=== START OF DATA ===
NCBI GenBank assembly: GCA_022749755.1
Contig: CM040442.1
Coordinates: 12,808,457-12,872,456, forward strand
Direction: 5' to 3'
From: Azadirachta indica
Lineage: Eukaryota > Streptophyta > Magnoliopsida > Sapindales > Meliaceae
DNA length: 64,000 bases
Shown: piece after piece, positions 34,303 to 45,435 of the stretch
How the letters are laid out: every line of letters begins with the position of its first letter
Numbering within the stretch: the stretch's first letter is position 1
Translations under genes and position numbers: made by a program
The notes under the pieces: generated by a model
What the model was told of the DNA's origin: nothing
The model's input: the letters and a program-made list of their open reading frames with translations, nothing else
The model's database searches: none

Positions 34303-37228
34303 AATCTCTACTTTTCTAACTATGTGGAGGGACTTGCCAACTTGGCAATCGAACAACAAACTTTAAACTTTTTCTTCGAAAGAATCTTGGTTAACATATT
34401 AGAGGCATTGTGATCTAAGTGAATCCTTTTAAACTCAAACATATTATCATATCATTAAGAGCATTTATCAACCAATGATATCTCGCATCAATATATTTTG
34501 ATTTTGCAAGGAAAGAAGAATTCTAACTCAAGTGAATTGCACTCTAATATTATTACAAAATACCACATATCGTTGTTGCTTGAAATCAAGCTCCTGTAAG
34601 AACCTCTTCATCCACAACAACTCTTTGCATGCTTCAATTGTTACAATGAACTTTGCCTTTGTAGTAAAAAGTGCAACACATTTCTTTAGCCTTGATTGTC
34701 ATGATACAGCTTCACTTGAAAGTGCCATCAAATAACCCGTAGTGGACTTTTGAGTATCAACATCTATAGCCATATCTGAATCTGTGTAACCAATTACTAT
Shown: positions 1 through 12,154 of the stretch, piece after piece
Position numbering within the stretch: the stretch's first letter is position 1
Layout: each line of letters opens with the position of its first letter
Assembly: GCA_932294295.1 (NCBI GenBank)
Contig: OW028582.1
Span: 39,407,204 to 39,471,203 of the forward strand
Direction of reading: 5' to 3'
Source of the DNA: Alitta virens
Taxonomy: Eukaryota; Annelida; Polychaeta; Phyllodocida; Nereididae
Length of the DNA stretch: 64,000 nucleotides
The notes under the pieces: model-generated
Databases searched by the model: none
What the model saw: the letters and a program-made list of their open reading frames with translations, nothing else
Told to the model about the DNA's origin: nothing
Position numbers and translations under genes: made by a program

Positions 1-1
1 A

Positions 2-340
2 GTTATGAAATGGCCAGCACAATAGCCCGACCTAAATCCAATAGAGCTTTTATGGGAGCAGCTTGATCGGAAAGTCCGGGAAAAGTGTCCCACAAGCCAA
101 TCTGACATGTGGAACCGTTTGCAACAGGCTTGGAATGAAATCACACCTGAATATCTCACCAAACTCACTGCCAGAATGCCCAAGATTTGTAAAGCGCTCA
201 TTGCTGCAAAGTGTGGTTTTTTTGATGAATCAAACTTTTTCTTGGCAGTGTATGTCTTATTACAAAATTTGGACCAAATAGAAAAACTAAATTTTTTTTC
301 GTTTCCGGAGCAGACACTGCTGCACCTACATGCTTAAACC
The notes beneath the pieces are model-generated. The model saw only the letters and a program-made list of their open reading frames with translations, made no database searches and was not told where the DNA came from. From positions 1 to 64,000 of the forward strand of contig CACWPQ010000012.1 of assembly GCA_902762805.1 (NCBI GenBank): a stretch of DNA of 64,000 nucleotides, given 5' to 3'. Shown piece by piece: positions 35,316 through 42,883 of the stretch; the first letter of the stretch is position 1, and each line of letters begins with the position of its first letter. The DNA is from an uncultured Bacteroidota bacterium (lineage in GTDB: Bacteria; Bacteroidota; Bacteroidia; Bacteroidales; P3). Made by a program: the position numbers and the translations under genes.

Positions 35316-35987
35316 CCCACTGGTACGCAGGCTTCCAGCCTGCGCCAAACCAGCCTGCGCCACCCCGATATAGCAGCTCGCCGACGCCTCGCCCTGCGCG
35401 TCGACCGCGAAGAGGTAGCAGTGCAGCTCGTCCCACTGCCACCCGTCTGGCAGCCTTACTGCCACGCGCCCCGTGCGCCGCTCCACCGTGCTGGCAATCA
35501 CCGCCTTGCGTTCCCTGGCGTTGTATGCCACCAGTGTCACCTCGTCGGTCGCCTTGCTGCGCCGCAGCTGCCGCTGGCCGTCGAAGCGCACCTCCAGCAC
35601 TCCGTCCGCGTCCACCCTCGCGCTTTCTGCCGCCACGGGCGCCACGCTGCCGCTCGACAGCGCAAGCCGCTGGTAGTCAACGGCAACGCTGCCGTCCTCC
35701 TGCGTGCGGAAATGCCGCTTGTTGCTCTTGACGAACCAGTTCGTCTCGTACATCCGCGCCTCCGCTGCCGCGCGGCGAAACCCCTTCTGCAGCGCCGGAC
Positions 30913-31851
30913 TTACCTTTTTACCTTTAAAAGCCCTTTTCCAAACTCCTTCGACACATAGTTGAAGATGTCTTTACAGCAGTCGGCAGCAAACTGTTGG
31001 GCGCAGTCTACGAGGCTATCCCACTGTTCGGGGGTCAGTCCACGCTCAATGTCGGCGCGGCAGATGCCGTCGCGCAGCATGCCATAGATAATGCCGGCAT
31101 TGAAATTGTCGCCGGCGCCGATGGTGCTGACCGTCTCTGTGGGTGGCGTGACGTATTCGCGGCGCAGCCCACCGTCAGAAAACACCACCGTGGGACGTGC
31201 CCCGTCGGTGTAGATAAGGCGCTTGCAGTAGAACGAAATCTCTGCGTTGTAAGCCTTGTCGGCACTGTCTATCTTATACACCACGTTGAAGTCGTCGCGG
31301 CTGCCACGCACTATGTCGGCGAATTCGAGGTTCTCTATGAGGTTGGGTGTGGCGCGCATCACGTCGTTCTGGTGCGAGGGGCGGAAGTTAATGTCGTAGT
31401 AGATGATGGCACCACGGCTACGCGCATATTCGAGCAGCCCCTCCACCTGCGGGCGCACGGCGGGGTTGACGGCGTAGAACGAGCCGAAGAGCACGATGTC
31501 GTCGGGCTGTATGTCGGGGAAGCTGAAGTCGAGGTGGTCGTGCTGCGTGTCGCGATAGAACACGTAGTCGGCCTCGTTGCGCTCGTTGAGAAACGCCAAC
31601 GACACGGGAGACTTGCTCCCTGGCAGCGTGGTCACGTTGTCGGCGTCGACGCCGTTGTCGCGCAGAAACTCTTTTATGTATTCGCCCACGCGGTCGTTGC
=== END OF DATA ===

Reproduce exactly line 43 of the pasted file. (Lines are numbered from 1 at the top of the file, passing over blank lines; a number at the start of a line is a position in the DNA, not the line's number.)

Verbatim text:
301 GTTTCCGGAGCAGACACTGCTGCACCTACATGCTTAAACC